Thursday, March 25, 2010
RESPONSE BLOG #2: Can Presidential Candidates in the Philippines Rely on Social Media to Win?
The festive atmosphere during Philippine election campaign is at its peak. Candidates are busy doing campaign staples such as song-and-dance numbers, baby hugs, TV appearances, autograph signing and photo opportunities to earn more vote on May 10th election day. Many of the presidential candidates are also channeling their inner Barrack Obama with the use of social media to win a presidential election. All of the 10 presidential candidates and their running mates are online selling their platform and personalities on popular social networking sites such as Facebook, Friendster, Multiply, Twitter and Youtube.
Sen. Benigno “Noynoy” Aquino has nine interactive websites, 880,000+ fans on his Facebook and over 38,000 followers on Twitter. Closely behind is Manny Villar who has about 8 campaign websites, 835,000+ fans of Facebook and only 2,000 followers on Twitter. Both are working hard in showing transparency and approachability with personal tweets and messages to inform and connect with their target constituents.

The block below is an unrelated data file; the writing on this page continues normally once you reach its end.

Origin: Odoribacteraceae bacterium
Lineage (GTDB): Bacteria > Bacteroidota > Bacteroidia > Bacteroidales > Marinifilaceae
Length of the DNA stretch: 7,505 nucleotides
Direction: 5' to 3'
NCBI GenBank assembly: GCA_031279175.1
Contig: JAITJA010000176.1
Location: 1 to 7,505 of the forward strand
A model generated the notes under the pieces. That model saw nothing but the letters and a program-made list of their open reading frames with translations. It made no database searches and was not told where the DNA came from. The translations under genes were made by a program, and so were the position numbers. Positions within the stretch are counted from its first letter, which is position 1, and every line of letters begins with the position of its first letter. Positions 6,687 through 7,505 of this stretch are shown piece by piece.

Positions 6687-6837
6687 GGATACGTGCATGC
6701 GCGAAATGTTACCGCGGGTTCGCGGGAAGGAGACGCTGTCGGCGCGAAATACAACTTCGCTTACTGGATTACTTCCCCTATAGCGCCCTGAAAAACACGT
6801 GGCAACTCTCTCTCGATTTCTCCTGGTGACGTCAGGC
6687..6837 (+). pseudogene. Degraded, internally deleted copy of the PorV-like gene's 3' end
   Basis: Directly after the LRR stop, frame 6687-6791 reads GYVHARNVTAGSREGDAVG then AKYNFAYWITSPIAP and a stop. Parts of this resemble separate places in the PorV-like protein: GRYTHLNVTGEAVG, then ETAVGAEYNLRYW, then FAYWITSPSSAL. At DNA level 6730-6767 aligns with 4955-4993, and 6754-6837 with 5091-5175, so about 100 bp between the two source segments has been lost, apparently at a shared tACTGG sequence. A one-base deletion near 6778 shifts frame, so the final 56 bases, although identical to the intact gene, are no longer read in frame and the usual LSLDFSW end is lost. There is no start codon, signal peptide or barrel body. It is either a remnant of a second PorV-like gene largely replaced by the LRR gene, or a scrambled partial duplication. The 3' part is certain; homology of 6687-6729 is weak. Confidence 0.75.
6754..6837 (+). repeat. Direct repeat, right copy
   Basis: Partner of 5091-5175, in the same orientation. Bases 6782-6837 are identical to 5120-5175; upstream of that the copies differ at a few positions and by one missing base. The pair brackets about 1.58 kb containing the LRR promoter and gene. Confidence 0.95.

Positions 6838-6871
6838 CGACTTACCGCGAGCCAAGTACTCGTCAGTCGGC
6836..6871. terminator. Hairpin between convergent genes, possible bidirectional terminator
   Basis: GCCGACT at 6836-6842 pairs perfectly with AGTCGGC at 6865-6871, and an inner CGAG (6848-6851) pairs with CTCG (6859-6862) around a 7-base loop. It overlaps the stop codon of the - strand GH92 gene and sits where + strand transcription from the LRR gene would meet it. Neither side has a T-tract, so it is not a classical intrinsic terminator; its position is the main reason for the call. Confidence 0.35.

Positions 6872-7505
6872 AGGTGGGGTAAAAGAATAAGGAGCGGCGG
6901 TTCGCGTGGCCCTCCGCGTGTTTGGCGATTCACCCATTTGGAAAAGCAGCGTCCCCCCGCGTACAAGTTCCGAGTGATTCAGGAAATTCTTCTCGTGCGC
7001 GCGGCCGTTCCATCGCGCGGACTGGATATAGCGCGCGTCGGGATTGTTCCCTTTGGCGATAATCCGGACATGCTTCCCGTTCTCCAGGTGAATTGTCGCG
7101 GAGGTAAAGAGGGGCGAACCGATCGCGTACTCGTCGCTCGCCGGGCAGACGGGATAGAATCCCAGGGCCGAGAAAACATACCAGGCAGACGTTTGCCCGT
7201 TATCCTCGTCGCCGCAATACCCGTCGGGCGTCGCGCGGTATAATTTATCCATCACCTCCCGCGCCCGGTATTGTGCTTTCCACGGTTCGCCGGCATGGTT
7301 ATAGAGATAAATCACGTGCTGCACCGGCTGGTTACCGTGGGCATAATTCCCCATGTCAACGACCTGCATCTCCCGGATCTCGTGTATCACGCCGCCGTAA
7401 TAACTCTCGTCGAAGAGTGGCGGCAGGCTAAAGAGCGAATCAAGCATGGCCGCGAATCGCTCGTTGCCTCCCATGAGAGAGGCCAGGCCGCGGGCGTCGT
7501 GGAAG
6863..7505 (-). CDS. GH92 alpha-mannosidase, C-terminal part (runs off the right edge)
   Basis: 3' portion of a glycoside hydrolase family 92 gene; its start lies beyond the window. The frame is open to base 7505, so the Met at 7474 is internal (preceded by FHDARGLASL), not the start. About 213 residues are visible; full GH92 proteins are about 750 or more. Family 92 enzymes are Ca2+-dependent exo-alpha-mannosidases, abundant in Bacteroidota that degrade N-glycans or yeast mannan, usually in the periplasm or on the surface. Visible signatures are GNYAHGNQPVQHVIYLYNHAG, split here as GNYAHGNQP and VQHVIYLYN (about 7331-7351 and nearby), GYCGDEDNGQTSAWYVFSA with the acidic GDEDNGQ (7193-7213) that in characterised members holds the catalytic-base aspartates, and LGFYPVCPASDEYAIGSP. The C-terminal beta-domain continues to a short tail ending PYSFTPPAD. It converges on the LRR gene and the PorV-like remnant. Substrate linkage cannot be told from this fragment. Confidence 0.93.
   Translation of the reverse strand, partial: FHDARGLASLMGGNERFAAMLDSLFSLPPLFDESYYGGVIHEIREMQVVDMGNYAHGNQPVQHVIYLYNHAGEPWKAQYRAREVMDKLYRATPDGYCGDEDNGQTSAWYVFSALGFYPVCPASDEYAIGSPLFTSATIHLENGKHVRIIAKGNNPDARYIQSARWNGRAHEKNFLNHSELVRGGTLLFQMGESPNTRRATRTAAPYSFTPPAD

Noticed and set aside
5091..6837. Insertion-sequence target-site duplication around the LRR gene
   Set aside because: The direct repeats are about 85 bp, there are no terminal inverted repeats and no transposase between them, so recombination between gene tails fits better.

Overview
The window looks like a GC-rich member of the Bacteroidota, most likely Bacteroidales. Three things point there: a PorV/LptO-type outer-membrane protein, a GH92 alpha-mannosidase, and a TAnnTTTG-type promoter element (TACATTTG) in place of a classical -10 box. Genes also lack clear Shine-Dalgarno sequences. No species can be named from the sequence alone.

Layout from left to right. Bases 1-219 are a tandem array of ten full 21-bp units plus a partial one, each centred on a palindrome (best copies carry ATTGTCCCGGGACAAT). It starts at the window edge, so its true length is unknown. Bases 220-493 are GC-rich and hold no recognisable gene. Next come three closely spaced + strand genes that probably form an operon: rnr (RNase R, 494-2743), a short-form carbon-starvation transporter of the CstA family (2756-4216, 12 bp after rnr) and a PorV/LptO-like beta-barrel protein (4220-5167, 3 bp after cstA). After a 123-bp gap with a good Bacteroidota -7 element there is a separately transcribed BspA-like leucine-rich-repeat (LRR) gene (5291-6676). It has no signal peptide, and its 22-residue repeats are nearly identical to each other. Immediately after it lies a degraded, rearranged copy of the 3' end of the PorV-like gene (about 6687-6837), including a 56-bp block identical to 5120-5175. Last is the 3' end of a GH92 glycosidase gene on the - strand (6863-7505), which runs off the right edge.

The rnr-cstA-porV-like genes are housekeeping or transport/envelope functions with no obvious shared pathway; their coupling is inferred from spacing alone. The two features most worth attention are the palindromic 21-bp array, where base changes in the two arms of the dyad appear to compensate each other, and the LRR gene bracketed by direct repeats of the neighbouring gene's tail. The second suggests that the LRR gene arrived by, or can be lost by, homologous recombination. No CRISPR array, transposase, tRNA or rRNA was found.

However Im skeptical with Filipino blogger and social media specialist Carlo Ople when he concluded, "Social Media is a gamechanger. It can be a factor that will lead to votes and will cement the victory of a candidate if used properly." Can presidential candidates in the Philippines rely on social media to win the presidency?
According to a 2009 study by AC Nielsen and Yahoo only 28% of 35 million Filipinos living in urban areas have internet access. Of those online, only 20% are in the voting age of 20-29 years and majority are mostly underage or ineligible voters, 10-19 years.
The effectiveness of social media to convert Filipino fans and followers into votes and catapult a presidential candidate to victory is still yet to be seen. The Philippines limited internet access is an obstacle to see the full potential of this virtual medium as a major campaign tool in the country. Television and radio continues to dominate as the country’s main media channel- with an estimated 90% of Filipino households owning a television set and a radio. In the meantime candidates will just have to channel not Barrack Obama but their inner old school politician with the use of popular TV/movie celebrity endorsers to win a national election.
(Adapted from 100araw)